Saturday, October 15, 2016

A Hallmark Holiday?

I’ve always had a certain ambivalence about what are cynically referred to as “Hallmark holidays.” You know the ones I’m talking about – the ones that seem (and in many cases, are) crafted for the sole purpose of generating sales for greeting card sellers.

Next week some – and I hope many – will commemorate National Retirement Security Week (which used to be called National Save for Retirement Week). Sponsored by the National Association of Government Defined Contribution Administrators (NAGDCA), it runs from October 16-22. It’s a national effort to raise public awareness about the importance of saving for retirement – and it’s even managed to obtain a Senate resolution in support of its observance.

That said – and despite the hard work, talented designs, and sponsorship of a number of large and reputable financial services organizations, I suspect many of you haven’t even heard of it. More’s the pity.

The week is focused on three key objectives:
  • Making employees more aware of how critical it is to save now for their financial future
  • Promoting the benefits of getting started saving for retirement today
  • Encouraging employees to take full advantage of their employer-sponsored plans by increasing their contributions
We’re all too aware of the challenges that confront our nation’s retirement savings system. I’d go so far as to wager that just about everybody taking the time to read this post thinks about those items every working day, and doubtless spends a good part of their week trying to advance those causes – so, what’s the point of a single week devoted to that emphasis?

The point, of course, is not for us – but for those who don’t have these issues on their mind every day. Because, even if we should be thinking about this every day of the year, special “events” like National Retirement Security Week give those of us who do a chance to, as a collective group of professionals, remind those who don’t of the importance of thoughtful preparations for retirement. Better still, with the plan design improvements available today, you might only need one week – or one hour – of getting an individual – or group of individuals – to think about those messages.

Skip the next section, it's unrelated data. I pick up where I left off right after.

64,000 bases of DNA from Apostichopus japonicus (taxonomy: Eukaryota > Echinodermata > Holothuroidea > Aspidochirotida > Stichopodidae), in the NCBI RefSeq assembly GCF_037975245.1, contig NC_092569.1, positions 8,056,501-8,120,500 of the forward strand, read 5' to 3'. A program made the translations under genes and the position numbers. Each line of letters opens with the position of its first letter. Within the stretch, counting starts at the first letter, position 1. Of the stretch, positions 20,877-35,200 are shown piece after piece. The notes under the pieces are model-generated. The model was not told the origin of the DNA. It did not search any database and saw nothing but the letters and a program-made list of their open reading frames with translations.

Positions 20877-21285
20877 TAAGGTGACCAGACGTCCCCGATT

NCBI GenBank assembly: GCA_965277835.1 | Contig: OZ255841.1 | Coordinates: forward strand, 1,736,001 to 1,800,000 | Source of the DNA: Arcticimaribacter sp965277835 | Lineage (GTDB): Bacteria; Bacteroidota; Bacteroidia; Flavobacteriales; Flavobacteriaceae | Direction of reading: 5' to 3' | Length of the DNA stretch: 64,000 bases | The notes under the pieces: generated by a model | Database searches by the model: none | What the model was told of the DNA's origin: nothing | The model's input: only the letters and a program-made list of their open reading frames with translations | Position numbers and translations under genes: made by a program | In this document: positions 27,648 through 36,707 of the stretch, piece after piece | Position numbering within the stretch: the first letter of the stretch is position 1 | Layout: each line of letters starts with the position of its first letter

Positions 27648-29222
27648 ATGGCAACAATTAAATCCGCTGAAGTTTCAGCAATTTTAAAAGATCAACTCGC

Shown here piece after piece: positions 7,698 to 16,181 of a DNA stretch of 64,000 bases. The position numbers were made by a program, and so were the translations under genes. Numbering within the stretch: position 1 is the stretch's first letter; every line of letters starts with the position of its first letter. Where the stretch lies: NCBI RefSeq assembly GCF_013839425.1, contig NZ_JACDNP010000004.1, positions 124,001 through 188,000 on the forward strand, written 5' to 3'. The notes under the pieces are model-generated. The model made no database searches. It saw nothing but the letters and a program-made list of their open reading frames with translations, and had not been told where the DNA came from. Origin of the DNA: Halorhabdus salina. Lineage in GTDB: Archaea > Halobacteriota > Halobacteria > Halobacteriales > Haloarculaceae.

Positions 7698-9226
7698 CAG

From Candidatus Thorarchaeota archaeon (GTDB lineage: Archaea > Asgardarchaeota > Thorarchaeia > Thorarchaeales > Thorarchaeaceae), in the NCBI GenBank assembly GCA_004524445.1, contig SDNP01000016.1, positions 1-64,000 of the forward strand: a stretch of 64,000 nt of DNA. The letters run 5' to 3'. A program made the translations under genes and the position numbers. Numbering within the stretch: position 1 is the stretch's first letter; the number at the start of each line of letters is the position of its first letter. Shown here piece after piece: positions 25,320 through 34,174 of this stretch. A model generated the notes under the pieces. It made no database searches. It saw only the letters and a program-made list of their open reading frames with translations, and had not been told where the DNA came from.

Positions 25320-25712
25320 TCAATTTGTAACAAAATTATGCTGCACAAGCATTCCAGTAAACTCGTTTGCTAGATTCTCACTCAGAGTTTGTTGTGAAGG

Consider, for example, if that period of focus got an individual (or group of individuals) to enroll in their workplace retirement plan, or led an employer to embrace automatic enrollment, or, for those who already auto-enroll, to increase the default contribution rate. What if that focus prompted those who are already participating to increase their deferral rate, or to boost that rate so that they got the full benefit of the employer match? And what if that period of focus – or the actions above – led workers to stop and figure out how much they might need to save to sustain their retirement?

Sure, a cynic might see National Retirement Security Week as nothing more than a Hallmark “holiday.” But I see it as an opportunity – an opportunity to pay attention to the people – and things – we often take for granted.

Let’s take advantage of the “occasion.”

- Nevin E. Adams, D

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